In this sense, Bill was right to think that people like me are diluting the “old ways.” But indignation about an evolving present should not overshadow patterns of the past. Oregon has long been a land of newcomers, beginning with the first wagons that traversed the Cascade Mountains and descended into the Willamette Valley, loaded with supplies and the principle of Manifest Destiny. When the federal government relocated Native Americans to make room for settlers, they apportioned the tracts of land that would eventually become the sage-strewn subdivision where Bill grew up. When I remember my conversations with him, I think that a sense of place can become so ingrained in us that we forget that things weren't always how they now appear. It is convenient to ignore that we were all newcomers at some point, that we share the responsibility for pressing the boundaries between “what was” and “what is.”
I met Bill during my first sojourn to Oregon, a stay that lasted four years. My husband and I left the state to be closer to family and had our kids on the East Coast. But we quickly grew restless and, with the children still in diapers, we returned to the West to sink roots. A few weeks after we resumed our life in the Willamette Valley, Bill stopped by our house. While we sat and talked, we watched my two toddlers construct elaborate settlements out of cardboard moving boxes, tape, and pillows. Like me, they were born three thousand miles away, but their lasting memories would always be of Oregon's verdant valleys and high desert plateaus. This would be the place they would always call home, the place to navigate back to if they ever wandered and lost their bearings.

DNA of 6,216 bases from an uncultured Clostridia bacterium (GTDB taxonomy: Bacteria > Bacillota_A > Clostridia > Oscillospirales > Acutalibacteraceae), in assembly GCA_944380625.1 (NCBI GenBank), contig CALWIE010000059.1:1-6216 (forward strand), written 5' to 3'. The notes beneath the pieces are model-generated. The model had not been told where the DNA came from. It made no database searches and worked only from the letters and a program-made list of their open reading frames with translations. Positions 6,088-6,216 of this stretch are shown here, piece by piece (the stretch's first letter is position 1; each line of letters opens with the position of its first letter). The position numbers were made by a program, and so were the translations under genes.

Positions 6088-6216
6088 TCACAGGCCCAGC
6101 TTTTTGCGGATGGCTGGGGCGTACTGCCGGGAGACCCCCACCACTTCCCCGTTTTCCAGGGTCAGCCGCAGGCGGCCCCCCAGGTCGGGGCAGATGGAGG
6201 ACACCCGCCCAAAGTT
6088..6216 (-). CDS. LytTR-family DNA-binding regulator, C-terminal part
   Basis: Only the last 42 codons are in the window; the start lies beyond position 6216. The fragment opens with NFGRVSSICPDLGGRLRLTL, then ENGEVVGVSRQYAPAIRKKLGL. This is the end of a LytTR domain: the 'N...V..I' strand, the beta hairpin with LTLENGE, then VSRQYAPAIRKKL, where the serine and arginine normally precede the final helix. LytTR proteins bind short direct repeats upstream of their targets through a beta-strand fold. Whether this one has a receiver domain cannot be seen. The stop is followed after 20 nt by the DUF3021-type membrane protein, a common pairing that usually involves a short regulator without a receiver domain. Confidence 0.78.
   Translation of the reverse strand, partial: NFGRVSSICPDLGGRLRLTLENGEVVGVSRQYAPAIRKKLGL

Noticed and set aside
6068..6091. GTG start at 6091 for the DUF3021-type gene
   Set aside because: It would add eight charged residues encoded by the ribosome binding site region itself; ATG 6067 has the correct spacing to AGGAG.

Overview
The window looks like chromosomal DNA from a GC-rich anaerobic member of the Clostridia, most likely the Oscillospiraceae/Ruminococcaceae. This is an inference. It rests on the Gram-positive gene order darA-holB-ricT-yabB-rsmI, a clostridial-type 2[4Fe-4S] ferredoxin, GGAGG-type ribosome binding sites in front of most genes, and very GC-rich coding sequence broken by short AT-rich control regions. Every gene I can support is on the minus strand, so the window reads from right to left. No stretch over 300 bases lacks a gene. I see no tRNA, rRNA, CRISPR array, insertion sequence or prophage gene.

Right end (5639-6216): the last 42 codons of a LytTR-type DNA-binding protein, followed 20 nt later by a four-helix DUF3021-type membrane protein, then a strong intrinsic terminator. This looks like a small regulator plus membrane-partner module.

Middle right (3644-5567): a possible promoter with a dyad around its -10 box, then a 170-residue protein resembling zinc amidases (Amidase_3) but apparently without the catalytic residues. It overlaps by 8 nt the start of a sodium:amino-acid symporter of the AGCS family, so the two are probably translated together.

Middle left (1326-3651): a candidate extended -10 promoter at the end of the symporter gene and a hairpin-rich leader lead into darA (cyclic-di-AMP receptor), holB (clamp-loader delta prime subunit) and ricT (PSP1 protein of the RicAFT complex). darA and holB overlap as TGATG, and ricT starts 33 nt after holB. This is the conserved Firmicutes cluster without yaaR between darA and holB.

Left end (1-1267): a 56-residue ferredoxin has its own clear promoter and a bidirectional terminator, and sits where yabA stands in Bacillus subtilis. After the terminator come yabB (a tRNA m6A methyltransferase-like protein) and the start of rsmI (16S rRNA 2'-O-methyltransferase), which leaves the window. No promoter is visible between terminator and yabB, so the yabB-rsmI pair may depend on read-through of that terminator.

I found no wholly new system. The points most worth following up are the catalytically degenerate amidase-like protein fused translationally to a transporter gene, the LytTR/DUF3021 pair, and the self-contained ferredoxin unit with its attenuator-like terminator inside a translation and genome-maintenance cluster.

I still go out on weekends to climb the stone towers of Central Oregon. Suspended by rope and harness above the red smudge of the high desert floor, I can lean back to admire the chain of volcanic rock. The yellow, orange, and brown mottle has the look of baked clay and appears smooth from a distance. But up close, with hands on holds, it bites with sharp edges through skin and callus. Gazing out across the plateau, I often wonder how these rock outcrops must have appeared to the pioneers from their wagons. Looking up at the terracotta walls while they grazed their animals on bunchgrass, more than one must have asked, What strange, new place is this?